"At least for the purpose of claiming maintenance under Section 125 of Cr.P.C. (Criminal Procedure Code), such a woman is to be treated as the legally wedded wife," said a bench of Justice Ranjana Prakash Desai and Justice A.K. Sikri in their judgment.
"Thus, while interpreting a statute, the court may not only take into consideration the purpose for which the statute was enacted, but also the mischief it seeks to suppress," Justice Sikri said rejecting the contention that the second wife had no claim to maintenance as her marriage was not legal in the wake of the subsisting first marriage of her husband.
In this case, Badshah married Shobha Feb 17, 1979 and had a daughter and son from his first marriage. On Feb 10, 2005, he married Urmila Badshah Godse and had a daughter from the wedlock on Nov 28, 2005.
Badshah's relationship with Urmila, however, got strained when the fact of his marriage surfaced.
Rejecting Badshah's plea challenging the grant of maintenance of Rs.1,000 to Urmila and Rs.500 to their daughter by the trial court which was upheld by the Aurangabad bench of Bombay High court, the apex court said: "Where alternative constructions are possible, the court must give effect to that which will be responsible for the smooth working of the system for which the statute has been enacted rather than one which will put a road block in its way."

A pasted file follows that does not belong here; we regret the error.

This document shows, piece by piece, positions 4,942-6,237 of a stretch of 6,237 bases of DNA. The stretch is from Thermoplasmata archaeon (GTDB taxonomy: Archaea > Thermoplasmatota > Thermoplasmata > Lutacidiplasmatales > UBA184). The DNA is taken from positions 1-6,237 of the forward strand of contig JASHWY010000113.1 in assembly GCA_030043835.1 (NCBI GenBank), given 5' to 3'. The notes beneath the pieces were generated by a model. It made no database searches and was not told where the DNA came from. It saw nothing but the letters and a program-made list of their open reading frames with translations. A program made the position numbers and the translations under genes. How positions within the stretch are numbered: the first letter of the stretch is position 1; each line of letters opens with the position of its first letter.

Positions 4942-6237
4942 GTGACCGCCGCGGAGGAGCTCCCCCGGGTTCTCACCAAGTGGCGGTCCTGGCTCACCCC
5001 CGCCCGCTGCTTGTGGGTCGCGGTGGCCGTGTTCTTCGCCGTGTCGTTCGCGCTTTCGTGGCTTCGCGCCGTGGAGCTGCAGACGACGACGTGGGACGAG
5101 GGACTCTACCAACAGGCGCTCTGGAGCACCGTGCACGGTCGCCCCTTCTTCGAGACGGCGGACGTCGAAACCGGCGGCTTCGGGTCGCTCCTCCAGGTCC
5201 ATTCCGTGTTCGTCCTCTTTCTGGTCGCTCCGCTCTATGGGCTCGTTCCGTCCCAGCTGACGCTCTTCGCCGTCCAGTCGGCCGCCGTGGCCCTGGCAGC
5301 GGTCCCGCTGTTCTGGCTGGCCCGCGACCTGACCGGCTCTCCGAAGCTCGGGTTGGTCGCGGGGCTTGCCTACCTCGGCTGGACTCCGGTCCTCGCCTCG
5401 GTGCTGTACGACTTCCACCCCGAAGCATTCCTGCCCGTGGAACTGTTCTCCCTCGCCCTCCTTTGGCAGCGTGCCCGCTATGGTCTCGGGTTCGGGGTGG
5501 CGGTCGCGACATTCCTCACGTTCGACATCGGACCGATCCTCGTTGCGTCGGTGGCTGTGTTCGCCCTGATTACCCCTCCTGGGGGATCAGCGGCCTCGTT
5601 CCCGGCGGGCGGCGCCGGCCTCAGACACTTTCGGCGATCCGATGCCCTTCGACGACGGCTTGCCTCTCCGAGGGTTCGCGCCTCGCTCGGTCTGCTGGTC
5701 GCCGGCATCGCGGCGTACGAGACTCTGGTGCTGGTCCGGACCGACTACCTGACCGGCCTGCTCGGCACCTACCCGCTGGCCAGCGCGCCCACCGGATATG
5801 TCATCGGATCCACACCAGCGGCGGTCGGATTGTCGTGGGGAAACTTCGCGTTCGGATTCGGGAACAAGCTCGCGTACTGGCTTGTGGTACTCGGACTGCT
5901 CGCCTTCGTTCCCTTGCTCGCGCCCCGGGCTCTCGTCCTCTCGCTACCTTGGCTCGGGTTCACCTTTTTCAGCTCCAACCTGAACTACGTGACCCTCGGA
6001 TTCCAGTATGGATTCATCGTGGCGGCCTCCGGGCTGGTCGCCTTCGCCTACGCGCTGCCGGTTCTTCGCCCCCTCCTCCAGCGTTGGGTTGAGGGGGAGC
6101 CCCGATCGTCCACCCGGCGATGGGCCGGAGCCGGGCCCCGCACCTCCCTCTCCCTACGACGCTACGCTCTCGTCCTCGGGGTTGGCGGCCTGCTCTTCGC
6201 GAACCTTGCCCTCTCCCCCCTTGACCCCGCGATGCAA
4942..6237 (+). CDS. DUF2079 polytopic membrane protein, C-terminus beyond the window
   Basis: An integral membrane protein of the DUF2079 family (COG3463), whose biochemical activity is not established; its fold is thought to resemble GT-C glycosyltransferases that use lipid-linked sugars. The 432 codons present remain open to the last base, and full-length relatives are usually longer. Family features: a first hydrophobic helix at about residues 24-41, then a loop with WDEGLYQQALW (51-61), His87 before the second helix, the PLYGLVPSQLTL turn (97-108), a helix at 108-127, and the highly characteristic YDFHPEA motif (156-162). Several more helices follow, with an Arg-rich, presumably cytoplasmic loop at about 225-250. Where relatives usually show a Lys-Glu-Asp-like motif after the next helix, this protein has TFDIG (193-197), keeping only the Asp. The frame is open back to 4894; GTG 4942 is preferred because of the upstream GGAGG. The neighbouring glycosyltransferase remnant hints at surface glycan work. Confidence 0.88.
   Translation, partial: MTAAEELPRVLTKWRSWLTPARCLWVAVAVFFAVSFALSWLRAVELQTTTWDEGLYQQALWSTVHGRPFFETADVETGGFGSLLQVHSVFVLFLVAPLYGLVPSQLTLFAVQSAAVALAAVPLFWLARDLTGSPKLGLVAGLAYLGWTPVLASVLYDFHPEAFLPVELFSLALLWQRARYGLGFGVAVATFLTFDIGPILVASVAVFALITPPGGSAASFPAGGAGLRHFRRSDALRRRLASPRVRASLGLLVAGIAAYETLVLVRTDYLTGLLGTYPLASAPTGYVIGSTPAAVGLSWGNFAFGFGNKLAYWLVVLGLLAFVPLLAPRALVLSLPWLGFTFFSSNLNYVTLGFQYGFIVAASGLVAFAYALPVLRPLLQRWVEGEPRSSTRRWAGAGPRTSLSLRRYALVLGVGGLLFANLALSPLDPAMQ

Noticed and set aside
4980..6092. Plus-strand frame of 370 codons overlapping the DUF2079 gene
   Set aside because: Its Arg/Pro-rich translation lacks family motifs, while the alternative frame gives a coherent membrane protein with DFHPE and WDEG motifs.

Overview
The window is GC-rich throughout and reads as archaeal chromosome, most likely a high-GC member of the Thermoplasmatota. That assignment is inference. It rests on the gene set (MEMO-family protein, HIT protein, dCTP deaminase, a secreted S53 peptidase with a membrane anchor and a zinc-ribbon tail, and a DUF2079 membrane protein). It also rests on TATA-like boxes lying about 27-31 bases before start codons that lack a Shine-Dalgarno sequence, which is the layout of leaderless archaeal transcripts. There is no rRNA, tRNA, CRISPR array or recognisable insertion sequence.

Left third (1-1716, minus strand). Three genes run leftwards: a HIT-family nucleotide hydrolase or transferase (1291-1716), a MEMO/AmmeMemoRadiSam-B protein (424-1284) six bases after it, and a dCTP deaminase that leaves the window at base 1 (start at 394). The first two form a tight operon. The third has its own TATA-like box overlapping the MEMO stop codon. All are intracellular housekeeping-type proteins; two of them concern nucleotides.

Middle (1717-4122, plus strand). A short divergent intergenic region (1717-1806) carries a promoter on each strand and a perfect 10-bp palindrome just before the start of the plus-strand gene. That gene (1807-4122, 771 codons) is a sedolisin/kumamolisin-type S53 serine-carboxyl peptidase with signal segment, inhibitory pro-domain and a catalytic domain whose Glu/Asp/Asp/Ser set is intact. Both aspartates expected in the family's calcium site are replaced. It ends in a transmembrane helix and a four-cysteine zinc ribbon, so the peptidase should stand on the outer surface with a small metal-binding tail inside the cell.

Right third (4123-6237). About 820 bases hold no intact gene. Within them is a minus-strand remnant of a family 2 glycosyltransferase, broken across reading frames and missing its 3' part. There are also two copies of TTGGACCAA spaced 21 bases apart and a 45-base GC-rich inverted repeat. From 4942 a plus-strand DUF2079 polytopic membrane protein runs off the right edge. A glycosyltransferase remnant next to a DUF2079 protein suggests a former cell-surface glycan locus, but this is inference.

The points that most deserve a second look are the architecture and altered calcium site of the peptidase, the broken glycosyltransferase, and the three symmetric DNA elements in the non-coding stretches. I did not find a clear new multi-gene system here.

"If the choice is between two interpretations, the narrower of which would fail to achieve the manifest purpose of the legislation should be avoided," the judgment said.
"We should avoid a construction which would reduce the legislation to futility and should accept the bolder construction based on the view that parliament would legislate only for the purpose of bringing about an effective result."
"If this interpretation is not accepted, it would amount to giving a premium to the husband for defrauding the wife," Justice Sikri said holding that "therefore, at least for the purpose of claiming maintenance under Section 125 of Cr.P.C., such a woman is to be treated as the legally wedded wife".
"Provision of maintenance would definitely fall in this (social justice adjudication) category which aims at empowering the destitute and achieving social justice or equality and dignity of the individual.
"While dealing with cases under this provision, drift in the approach from 'adversarial' litigation to social context adjudication is the need of the hour," said the bench.
--IANS (Posted on 18-10-2013)